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Judge Lance Ito's wife has nothing relevant to add to the O.J. Simpson trial, another judge ruled Friday, which keeps Ito on the case and resolves an emotional conflict-of-interest dispute set off by the inflammatory Mark Fuhrman tapes.

The ruling by Superior Court Judge John Reid came as the tape-recorded Fuhrman interviews continued to rock the Simpson trial, with jurors presumably totally unaware. No testimony was heard Friday, and the jury was sent to the beach. Among the developments:- The police chief joined the police citizen oversight board in demanding immediate access to the tapes, in which Fuhrman reportedly spouts racial epithets, speaks of framing and beating suspects and derides his former supervisor, Capt. Margaret York, who is Ito's wife. The tapes are under a court order that limits access to only a few people, and prosecutors had asked police officials to wait until the trial ended before pursuing an investigation.

- A 1978 police brutality case in Los Angeles appears to match elements of Fuhrman's reported description of officers taking bloody revenge on gang members suspected of shooting two policemen.

- Civil rights activists called for a federal investigation into the incidents Fuhrman describes on the tapes.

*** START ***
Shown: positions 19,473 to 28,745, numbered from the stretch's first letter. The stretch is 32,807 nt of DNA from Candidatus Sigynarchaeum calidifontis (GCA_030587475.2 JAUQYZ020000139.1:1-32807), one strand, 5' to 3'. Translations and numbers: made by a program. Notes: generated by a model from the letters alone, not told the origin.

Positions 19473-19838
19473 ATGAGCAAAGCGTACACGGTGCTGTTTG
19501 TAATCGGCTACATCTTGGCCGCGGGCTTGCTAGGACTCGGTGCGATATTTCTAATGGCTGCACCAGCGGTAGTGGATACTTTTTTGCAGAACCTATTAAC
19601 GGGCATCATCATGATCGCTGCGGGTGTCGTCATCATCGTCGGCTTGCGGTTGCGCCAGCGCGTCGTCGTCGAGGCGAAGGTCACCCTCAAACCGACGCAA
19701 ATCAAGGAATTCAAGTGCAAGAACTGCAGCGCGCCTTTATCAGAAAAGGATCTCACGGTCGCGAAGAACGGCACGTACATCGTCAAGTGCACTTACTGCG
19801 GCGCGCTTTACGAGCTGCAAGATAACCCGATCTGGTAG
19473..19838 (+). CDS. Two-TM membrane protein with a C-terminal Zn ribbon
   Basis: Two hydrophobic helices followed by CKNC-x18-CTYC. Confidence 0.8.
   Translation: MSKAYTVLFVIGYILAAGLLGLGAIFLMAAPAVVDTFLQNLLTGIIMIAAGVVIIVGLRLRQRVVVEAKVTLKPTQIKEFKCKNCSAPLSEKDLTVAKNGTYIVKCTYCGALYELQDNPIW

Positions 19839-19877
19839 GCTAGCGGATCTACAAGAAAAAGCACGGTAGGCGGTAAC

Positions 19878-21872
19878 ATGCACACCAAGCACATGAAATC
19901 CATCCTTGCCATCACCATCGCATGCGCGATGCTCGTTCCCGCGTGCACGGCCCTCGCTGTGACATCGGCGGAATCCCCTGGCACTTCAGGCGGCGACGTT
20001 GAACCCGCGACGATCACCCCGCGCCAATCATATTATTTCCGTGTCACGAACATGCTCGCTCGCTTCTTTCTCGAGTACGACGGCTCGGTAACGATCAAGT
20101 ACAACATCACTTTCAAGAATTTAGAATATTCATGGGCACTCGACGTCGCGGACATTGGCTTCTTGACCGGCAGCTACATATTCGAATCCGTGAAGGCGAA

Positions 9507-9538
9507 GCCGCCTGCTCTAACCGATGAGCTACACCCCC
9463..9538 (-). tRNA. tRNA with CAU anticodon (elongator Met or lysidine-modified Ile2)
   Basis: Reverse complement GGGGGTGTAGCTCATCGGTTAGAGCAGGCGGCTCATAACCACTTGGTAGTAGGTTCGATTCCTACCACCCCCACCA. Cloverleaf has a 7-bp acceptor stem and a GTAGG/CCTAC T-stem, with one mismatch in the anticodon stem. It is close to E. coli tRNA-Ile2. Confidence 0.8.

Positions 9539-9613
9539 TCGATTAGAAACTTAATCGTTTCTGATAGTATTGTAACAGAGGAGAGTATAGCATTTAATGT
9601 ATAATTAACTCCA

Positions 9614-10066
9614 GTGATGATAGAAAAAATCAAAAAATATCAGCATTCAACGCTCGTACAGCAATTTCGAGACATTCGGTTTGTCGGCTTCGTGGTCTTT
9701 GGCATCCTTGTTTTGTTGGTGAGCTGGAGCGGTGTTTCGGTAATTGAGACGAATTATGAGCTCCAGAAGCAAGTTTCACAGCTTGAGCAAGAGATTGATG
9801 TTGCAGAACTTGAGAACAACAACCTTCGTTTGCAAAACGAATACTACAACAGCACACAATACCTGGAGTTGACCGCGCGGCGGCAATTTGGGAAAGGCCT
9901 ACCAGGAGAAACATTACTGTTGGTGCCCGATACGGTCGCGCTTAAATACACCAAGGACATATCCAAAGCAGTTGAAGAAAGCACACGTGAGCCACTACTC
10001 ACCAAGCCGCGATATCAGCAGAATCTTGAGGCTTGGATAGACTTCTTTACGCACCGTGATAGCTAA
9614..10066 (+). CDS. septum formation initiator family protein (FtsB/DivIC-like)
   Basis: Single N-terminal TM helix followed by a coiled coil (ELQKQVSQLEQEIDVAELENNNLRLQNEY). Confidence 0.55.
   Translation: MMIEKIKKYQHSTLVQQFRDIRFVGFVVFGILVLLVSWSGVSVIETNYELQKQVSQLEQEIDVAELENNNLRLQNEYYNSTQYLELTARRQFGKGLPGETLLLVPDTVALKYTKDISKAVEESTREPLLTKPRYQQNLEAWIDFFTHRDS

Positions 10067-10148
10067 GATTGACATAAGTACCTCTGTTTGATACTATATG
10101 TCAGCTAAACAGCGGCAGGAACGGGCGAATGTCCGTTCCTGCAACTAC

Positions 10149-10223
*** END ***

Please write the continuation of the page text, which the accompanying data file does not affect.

At the center of the storm are a dozen hours of interviews with Fuhrman recorded sporadically from 1985 through 1994 by North Carolina screenwriting professor Laura Hart McKinny for a project on the Los Angeles police.

The defense wants to use the tapes to discredit Fuhrman and bolster its contention Fuhrman is a racist cop who planted evidence.

Fuhrman, now retired, testified in March about finding a bloody glove behind Simpson's house the morning after the June 12, 1994, knife murders of Nicole Brown Simpson and her friend Ronald Goldman. Simpson has pleaded not guilty.

After it was disclosed Fuhrman made disparaging comments about Ito's wife, Reid was appointed to review the tapes and determine whether Ito's wife had anything relevant to offer at trial. Prosecutors had suggested they might need to call York to rebut some of Fuhrman's claims on the tapes, forcing Ito to step down for conflict of interest.

After listening to the tapes, Reid said he heard nothing that would warrant calling York.

"There is no reasonable expectation that Capt. Margaret York . . . could give relevant evidence in regards to any issue before the court," Reid wrote in a two-page ruling.

As Reid ruled, police officials held news conferences to comment on the tapes and reveal that at least one of Fuhrman's most brutal tales could be partially corroborated. Police Chief Willie Williams said the tapes must be handed over to police officials immediately and not disseminated in the form of news leaks and comments.

The Police Commission, in a letter to the city attorney requesting "all formal assistance" to get the tapes, said police officials need to review the recordings for the good of the city.